One place that will definitely pique your interest is Tristan da Cunha, a remote group of volcanic islands in the South Atlantic. It is also the name of the main island.
Tristan da Cunha is the world’s most remote inhabited archipelago.
It is 2,000 kilometers away from Saint Helena (the closest inhabited land to it) and 2,400 kilometers away from the nearest continental soil (Africa). The only option to reach Tristan is by boat since there is no airport on the island. Coming from Cape Town in South Africa, the sea travel will take almost a week.
In January 2017, the estimated number of people living on the main island was at 262 only. The other islands remain uninhabited, except for one other where the staff stay to man a weather station.
The first report about the remote archipelago was made in 1506.
It was discovered by Portuguese explorer Tristão da Cunha, who was known for his service to King Manuel I of Portugal and as ambassador to Pope Leo X in Rome. He reached the islands because of trouble at the raging seas. Later on, he named it after himself. The original name “Ilha de Tristão da Cunha” was later anglicized.
Several other landings happened in the following decades. Records say that a ship captained by Ruy Vaz Pereira stopped at Tristan to seek some water in 1520. On February 7, 1643, the crew of the Dutch East India Company ship Heemstede also reached the group of islands.
By 1656, Dutch explorers who had visited the islands many times managed to produce the first rough maps of the area.
It was not until 1767 when a full exploration of the island Tristan was undertaken. The crew of the French corvette Heure du Berger stayed on for three days. Tristan, however, remained uninhabited until the 19th-century.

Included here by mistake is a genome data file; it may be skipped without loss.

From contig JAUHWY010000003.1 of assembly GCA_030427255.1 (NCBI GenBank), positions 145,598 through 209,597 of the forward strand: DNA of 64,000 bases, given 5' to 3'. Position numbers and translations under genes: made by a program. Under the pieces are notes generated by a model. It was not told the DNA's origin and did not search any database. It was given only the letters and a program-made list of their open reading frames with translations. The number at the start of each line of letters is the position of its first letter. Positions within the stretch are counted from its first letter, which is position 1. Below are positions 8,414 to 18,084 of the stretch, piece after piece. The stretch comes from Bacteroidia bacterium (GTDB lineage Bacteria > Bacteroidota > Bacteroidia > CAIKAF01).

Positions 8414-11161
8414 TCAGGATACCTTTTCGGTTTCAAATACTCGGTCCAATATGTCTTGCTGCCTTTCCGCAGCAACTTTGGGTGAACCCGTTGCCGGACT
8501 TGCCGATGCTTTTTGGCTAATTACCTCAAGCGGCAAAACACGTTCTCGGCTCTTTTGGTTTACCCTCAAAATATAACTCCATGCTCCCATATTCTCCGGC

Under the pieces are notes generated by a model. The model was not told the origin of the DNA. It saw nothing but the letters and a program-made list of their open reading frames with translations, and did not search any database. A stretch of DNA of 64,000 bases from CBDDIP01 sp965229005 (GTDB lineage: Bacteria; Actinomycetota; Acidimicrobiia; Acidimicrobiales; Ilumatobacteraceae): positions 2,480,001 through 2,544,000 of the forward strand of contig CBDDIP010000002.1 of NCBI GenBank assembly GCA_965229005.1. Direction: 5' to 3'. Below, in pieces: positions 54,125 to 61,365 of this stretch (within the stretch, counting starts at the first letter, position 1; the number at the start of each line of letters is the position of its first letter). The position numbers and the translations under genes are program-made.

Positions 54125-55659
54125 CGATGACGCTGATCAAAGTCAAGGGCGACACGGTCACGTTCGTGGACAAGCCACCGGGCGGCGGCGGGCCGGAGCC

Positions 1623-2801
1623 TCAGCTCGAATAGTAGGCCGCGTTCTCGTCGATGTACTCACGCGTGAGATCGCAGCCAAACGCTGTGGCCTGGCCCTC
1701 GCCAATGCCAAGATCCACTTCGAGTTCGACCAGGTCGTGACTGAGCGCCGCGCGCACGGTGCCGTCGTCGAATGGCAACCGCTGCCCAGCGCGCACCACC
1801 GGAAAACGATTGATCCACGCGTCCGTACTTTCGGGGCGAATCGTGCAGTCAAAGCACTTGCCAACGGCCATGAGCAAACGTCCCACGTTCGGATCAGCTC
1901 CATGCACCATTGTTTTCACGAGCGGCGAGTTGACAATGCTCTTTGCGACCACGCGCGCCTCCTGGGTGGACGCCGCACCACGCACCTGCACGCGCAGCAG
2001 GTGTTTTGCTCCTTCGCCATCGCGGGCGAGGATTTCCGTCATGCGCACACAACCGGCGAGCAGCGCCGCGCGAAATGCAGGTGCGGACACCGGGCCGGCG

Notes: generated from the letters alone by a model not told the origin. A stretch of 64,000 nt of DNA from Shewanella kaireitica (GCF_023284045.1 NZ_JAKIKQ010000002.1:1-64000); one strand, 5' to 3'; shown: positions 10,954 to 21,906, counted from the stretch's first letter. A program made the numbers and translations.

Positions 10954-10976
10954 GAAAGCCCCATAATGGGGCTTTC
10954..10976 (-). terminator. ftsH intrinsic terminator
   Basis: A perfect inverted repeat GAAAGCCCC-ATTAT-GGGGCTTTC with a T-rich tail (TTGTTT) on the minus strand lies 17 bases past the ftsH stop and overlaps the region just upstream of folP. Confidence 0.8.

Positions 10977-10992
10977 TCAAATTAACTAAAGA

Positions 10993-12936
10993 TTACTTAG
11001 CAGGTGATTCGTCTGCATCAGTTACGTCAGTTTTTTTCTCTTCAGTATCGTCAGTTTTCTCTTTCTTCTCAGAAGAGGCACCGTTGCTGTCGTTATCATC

A man named Jonathan Lambert, who came from Massachusetts, settled on the island and claimed ownership of the archipelago in 1810. He arrived in December of that year with two other men and declared the islands as his property. He called them the “Islands of Refreshment.” Two years later, only one man, Thomas Currie, had survived. He lived as a farmer on Tristan. In 1816, however, the archipelago was annexed by the United Kingdom.
Tristan Da Cunha’s only settlement is located north of the island and named Edinburgh of the Seven Seas.
The islands have active volcanoes that have erupted in the past. In 1961, for example, when big eruptions, landslides, and an earthquake took place, the entire population left for England. According to records, these people eventually became fed up with the city life and the English weather that they returned to Tristan once experts confirmed it was safe to do so.
While Tristan Da Cunha isn’t your typical choice for travel, it will surely be a once-in-a-lifetime experience to see what this place is like. Does this type of isolated destination appeal to you?